It’s the time to sit around with loved ones, catch up on what’s new in our lives, show each other love.
It is the time to give; our money, our time, even our mere presence, to put a smile on another’s face.
Christmas is the only time I can stand my brothers. Their chauvinist, condescending attitudes and air-headed trophy wives, suddenly become less appalling and more endearing.
The lavish displays of wealth, in a bid to lord it over one another, becomes less disappointing, and more amusing.
My mother’s cooking tastes better, my grandmother’s constant snide remarks sbout the fact that I haven’t borne a son, and I allow my daughters “dress like harlots” lose their hurtful edge and become loving teases.
My husband’s snoring doesn’t bother me, neither does his recently-acquired, but I suspect long-suppressed drinking habit. His procrastination disappears, and so does his constant, surly mood.
It is the time when he catches my eye from across a crowded room and mouths I love you. It is when he surprises me with breakfast in bed. It feels like we are newly-wed and every touch is exciting. It is when the girls walk in on us and groan and cover their faces, averting their eyes from ours for days because they walked in on us making love.
It is when we can’t keep our hands off each other.
It is when he buys me that bottle of the limited edition Tom Ford perfume that I claim is too expensive for me to buy myself. It is when I bake him his favorite double chocolate chip muffins and the strawberry cheesecake he loves so much even though the doctor asked him to cut down on sugar.
It is when I hold my girls tight, and give them embarrassing hugs and kisses in public and they try to squirm and “act cool”.
It is when I ignore the boxes of chocolate and Teddy-bears that I know are gifts from some unfortunate lads.
It is when their incessant tapping at phone screens and keypads doesn’t annoy me.
It is when I become deaf to the noise emanating from those accursed earphones I know might one day blow their heads up.
It is also the only time I allow my father treat me like his baby. In his eyes I never grew from the little girl he’d waited his whole life to carry. I used to hate it when I was a teenager, and now I’m too old for it. But at Christmas, I secretly enjoy it.
It’s also the time I do the yearly rounds to the orphanages and make donations to the church charity fund. I know it should be much more often and every New Year’s, I say, “This year is the year. I will make a change.”
But I always get carried away with work and home and life in general, until it’s Christmas again, and I’m back where I started.
Sigh. Next year, I’ll do better.
This Christmas, however, it’s not the same. There won’t be any long lunches, or dinners round mother’s table, laughing and drinking long into the night.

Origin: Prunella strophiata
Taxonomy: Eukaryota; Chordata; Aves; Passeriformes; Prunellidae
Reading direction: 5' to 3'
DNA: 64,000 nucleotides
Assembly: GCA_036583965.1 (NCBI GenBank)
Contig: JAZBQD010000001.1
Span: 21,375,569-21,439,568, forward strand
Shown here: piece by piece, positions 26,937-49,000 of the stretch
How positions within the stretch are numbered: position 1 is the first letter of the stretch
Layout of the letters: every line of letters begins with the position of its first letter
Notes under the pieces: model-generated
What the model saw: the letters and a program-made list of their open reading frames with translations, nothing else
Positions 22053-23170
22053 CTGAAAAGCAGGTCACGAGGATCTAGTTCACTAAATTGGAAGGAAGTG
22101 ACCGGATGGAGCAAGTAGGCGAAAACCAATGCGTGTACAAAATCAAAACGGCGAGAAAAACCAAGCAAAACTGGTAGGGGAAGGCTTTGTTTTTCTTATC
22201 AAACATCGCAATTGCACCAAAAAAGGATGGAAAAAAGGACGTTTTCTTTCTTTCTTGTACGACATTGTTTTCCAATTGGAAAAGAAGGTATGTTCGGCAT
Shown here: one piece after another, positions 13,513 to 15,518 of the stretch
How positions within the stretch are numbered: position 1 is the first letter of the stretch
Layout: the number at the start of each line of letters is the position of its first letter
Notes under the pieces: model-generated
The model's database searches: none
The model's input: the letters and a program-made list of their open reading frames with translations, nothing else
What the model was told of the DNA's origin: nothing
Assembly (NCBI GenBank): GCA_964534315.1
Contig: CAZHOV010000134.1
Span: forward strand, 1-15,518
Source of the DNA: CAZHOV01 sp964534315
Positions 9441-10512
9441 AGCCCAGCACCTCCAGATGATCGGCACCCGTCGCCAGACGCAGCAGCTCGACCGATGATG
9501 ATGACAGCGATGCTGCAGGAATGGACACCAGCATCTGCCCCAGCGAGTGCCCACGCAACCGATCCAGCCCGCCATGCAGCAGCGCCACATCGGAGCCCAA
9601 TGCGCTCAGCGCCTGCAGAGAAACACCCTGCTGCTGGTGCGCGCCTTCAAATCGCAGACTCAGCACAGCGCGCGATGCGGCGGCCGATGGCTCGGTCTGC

There won’t be any of Uncle Tade’s fart jokes that stopped being funny when I was five.
There won’t be the awkward silence when Aunty Cecelia starts her fantastical tales about her husband that never was.
There won’t be mother complaining about my cooking skills, and berating me for putting too much salt in the efo riro soup, and me in turn doing the same to the girls.
No, there won’t be any of that.
Because right now, there’s mother sobbing into my neck and me fighting back tears, the girls and their cousins looking forlorn and confused, not knowing whether to vent on their twitter pages, or just cry.
There’s Grandma chastising us for crying and being weak. There was even a point I thought she’d slap mother.
There’s my husband and my brother, James shuffling between police stations and media houses, trying to get the word out, while my other two brothers simply tell us that they will “fix it” their way.
There’s the heavy silence upon the house that’s choking the life out of all of us, and the swollen eyes from too much crying, the horrible condolences and good wishes from friends, neighbors and even enemies.
The rumors that are flying, and the jest some are making.
This house of light, love and laughter is now sorrowful and painful. Because Daddy is gone. Kidnapped on his way home by masked men, and a demand for a hundred million naira ransom for his return.
I feel more like a little girl now than ever before, and never been more thankful for my husband and brothers who have risen to the challenge and done everything that I haven’t had the strength to face.
I’ve spent every night on my knees, crying and sobbing to the heavens when words fail. I feel selfish and stupid, coming to God this way, when I haven’t in good times, expecting him to answer my prayers, bad as I’ve been. Yet, my faith won’t fail. And my hope is alive and I believe in miracles. ‘Tis the season after all.
Daddy still hasn’t been returned, and the police still say they’re looking. My brothers have been gathering money, the whole family has chipped in. Eighty-five million so far; cars and landed properties disposed of. Fifteen million to go. We’re days to Christmas, still awaiting a miracle.
The tears have stopped flowing, the prayers continue, so do the efforts. The hugs are tighter, the smiles are realer. The gestures, more heartfelt.
It’s that magical time of the year again. And we’re still awaiting a miracle. But we have a lot to be thankful for. So we do so.
We dine as the singular unit we had always claimed to be, but had finally just become. Bound together by our love for family, and the lengths we’d go to keep them safe, we’ve discovered joy in the face of adversity.
Daddy may not be with us, but he’d be proud of us. And when he does come home, he’ll find a more loving, tightly-knit family than he was taken away from.
That is the power of love. That is the power of Christmas.
Photo credit: idealmagazine.co.uk